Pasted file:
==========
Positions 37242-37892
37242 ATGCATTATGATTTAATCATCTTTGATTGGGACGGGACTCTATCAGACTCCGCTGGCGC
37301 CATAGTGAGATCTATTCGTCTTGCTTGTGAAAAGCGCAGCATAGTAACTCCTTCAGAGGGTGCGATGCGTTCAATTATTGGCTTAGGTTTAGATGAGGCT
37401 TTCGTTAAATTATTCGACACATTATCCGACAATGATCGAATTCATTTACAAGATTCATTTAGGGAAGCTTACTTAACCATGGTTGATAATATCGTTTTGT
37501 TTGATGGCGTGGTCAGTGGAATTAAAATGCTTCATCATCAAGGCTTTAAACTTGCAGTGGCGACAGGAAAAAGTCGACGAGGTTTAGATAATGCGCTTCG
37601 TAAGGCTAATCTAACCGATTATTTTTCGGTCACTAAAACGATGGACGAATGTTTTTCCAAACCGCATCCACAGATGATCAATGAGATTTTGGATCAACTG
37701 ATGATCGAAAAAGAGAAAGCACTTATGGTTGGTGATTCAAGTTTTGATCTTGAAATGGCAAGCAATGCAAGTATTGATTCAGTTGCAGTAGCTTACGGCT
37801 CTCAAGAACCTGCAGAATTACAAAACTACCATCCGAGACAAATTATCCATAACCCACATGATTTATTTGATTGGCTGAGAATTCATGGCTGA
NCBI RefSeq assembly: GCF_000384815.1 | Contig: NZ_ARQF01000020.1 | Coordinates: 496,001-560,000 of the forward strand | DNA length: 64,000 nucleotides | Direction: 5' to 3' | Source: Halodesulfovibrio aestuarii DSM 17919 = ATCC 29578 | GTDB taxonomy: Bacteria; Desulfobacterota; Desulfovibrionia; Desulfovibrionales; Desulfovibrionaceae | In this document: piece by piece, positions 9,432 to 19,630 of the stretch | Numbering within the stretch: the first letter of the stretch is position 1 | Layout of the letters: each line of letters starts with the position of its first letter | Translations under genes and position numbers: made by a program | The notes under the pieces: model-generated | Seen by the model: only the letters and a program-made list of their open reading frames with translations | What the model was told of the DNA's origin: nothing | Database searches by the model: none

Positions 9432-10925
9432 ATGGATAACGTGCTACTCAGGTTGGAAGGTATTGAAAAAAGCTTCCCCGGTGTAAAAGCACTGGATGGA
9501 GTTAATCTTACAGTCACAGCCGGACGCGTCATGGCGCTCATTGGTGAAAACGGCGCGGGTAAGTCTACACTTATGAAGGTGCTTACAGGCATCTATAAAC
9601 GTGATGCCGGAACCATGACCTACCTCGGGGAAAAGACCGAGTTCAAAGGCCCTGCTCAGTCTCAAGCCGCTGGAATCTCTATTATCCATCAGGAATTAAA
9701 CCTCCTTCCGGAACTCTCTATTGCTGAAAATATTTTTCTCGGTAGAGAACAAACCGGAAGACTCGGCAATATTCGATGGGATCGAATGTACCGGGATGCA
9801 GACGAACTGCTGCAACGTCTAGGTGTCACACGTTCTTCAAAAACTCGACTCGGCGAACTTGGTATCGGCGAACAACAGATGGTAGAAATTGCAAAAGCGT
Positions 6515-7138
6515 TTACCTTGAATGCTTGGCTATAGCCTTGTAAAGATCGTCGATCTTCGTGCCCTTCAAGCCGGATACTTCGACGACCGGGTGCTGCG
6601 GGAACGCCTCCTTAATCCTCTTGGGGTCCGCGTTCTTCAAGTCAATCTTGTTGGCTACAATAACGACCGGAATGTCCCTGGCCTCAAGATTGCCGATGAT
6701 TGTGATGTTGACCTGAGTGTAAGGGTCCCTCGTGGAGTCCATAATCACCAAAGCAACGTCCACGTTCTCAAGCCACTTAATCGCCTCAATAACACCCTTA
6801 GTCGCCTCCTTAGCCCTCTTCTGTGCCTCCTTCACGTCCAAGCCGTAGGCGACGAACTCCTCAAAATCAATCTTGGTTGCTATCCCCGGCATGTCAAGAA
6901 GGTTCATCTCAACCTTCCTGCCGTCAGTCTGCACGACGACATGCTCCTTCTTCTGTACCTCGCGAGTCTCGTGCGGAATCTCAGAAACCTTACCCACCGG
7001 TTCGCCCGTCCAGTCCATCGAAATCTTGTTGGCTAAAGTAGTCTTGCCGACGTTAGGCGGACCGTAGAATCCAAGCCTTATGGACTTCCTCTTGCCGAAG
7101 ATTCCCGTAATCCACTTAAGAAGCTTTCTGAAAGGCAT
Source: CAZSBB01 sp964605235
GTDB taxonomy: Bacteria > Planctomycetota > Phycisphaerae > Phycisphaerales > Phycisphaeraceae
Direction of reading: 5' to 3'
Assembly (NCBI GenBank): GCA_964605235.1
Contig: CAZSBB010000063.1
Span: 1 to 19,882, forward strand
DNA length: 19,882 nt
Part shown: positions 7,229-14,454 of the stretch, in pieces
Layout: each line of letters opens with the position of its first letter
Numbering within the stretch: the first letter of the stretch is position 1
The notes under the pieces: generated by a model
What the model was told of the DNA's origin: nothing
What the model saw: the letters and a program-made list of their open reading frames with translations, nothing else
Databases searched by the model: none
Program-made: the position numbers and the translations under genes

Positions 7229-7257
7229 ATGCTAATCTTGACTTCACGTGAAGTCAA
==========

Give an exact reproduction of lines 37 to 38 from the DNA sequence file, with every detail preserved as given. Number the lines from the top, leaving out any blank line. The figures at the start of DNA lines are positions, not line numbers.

Databases searched by the model: none
Program-made: the position numbers and the translations under genes